Phuong: Going back to my first question, you talked about how you initially started designing to create garments for yourself. Do you ever create something for yourself where you think it doesn’t fit well to the female form and ultimately have to revise the idea to maintain the gender neutrality?
RH: Not really. The reason why is because before I started my first collection, I took a year to understand and observe a man’s body and a woman’s body and its what I call unisex anatomy–how different types of body are built and how they move. There are some bodies that are more androgynous, masculine, feminine, curvy, tall, and short and I really took this year to build up one canvas with unisex patterns. I tested it on many types of bodies and ages and gender. I observed it in movement and it help me construct the base of my clothes. I rebuild it differently. The lines may change but the canvas remains the same.
Phuong: What’s the most important thing you’ve discovered about yourself through your design?
RH: The most important thing I’ve discovered about myself is that I really do what I do for myself. You really have to do it with your own judgement and to not exist in the eye of the other. I am just an energy that circulates and I can block it or circulate it. I think we are definitely the same in some way. I believe I am everyone and everyone is me and there’s this connection. We just come from different backgrounds and cultures and beliefs, but I try to erase these limits that separate people. At the end of the day, I believe the base of humans are the same.
Phuong: You’ve talked about the power of observation in your work. What are you observing and are your designs a response to a specific external stimulus?
RH: When I design, if we’re talking about the process of making a shape, I think that’s more of an organic process that is always based on comfort, simplicity and complexity at the same time. Is it related to the outside world? Definitely. It’s about erasing limitation, separation, and beliefs that keep you from evolving. That’s what I try to translate into my clothes; they express a freedom. One thing that is super important to me is that I want it to remain timeless in, say, 10 or 20 years. I’m not interested in fashion or trends or being the it designer.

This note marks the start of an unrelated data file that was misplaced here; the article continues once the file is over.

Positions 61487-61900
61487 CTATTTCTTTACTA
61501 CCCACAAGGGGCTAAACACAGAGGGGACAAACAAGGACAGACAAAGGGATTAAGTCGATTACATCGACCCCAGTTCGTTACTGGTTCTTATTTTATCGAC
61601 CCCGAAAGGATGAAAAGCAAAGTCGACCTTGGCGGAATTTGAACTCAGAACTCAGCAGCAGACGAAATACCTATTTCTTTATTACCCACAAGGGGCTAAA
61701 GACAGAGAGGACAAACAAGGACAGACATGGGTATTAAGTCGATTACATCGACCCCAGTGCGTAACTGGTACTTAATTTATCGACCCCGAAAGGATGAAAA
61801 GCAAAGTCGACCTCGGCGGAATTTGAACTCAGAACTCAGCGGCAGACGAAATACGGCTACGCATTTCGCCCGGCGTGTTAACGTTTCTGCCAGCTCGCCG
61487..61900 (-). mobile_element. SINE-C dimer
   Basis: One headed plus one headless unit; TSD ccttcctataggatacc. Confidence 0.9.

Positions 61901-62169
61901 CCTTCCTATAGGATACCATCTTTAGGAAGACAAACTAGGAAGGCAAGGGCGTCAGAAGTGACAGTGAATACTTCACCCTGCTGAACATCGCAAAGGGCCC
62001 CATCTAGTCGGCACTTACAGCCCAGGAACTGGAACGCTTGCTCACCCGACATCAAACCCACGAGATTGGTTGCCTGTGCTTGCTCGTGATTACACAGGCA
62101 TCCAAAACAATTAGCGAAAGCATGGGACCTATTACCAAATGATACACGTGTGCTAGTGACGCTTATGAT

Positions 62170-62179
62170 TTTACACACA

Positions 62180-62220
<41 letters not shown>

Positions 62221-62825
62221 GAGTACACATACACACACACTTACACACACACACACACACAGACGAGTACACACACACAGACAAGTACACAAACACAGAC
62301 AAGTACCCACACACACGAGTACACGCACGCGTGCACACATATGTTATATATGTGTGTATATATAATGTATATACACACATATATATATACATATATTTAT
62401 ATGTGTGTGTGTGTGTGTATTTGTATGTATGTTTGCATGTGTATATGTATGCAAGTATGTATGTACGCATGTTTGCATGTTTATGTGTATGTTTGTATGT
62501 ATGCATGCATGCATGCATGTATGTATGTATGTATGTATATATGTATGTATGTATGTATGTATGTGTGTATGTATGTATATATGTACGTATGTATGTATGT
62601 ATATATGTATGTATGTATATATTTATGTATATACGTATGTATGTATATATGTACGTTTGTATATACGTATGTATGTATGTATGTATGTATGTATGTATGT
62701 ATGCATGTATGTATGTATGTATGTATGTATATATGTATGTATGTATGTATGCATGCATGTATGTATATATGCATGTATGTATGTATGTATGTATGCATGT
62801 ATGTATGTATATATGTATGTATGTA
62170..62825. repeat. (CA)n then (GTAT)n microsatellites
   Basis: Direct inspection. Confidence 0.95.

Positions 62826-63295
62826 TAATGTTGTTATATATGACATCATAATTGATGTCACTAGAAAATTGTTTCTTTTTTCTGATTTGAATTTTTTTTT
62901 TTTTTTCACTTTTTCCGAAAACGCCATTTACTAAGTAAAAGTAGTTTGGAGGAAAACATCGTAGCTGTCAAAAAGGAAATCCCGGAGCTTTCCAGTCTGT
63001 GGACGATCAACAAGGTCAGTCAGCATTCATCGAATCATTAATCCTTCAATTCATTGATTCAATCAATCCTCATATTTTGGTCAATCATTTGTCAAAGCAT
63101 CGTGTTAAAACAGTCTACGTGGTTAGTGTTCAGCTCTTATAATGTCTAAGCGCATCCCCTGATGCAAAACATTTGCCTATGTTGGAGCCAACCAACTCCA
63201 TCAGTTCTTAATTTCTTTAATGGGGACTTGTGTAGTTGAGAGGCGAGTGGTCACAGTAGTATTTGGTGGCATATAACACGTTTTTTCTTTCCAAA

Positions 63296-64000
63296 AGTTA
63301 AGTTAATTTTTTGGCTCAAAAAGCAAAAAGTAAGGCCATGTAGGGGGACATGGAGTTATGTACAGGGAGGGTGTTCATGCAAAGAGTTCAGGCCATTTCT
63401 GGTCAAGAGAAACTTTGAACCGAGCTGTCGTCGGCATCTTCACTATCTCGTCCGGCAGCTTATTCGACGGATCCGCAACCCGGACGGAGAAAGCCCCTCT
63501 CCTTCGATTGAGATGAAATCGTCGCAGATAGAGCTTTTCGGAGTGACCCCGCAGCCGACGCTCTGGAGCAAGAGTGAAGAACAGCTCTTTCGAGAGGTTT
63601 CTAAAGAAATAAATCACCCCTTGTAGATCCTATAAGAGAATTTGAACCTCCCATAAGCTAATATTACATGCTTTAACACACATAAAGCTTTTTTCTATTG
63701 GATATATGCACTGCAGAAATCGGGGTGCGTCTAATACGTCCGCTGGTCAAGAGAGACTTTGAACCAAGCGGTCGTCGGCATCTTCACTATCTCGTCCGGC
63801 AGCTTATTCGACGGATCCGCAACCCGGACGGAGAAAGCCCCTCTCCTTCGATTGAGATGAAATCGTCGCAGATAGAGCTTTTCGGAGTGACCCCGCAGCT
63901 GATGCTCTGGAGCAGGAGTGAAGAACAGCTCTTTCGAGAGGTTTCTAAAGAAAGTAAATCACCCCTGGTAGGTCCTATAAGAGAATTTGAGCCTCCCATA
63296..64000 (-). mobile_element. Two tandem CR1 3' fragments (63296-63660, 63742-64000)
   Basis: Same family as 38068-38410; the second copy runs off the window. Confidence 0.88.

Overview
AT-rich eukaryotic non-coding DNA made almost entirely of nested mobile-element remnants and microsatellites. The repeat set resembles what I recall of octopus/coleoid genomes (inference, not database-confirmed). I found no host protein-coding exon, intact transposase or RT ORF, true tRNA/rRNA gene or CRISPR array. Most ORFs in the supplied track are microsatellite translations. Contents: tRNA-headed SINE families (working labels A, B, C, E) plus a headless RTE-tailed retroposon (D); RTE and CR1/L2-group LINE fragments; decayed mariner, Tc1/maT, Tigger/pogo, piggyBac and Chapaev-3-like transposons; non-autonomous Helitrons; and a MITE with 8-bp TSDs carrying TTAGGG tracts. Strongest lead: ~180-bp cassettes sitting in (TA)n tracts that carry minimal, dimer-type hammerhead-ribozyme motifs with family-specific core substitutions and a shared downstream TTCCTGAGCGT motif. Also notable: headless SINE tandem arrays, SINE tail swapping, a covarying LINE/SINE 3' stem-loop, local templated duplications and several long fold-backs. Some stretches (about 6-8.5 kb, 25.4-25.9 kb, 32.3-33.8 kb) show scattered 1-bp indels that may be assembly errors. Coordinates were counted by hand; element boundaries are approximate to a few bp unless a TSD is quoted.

Phuong: It’s interesting that you mention the word timeless. Lots of designers reference this and there’s a lot of ambition out there to create something that stands the test of time; yet in fashion, there’s always a need to anticipate what’s coming next and what’s new. I want to know, are you paying attention to what’s happening in the fashion world? If so, to what and to whom?
RH: I’m really not interested in the fashion world. I think fashion is a recycling machine of trends and money–that’s not what I’m interested in. I’m interested in constructing a language–the same way you construct a book or tell a story. It’s not a different story each season; it’s a continuation and evolution of a story. The story will always be the same for me. Two days ago, I went to the Louis Vuitton show cause I have respect for Nicolas Ghesquière’s innovation with fabrics. I made the effort to go, but I was SO late! I was stuck in traffic and I was the last one to enter the space! I saw so many people who didn’t look happy and didn’t look like they were wearing what they want. They just wanted to be seen. It was a pleasure to be invited, but the next time I go to show…that might be in ten years (laughs).
Phuong: As you’ve mentioned, fashion is a huge money making machine and a business. Do you feel that you’ve had to make more and more compromises due to the commercial realities of the business throughout the years?
RH: What I love about what I do is that I don’t compromise. I evolve within myself, but I do not compromise. If you’ve seen the photos of the collections in the last 5 years—it’s really a continuation from collection to collection. I’m very proud of this. Each collection has a timelessness to it.
Phuong: Yes, there’s a uniformity that is very much in your handwriting.
RH: Yes, that for me is the most difficult thing to do, but it’s the most important thing.
* Designer portrait taken by Eisaku Minakata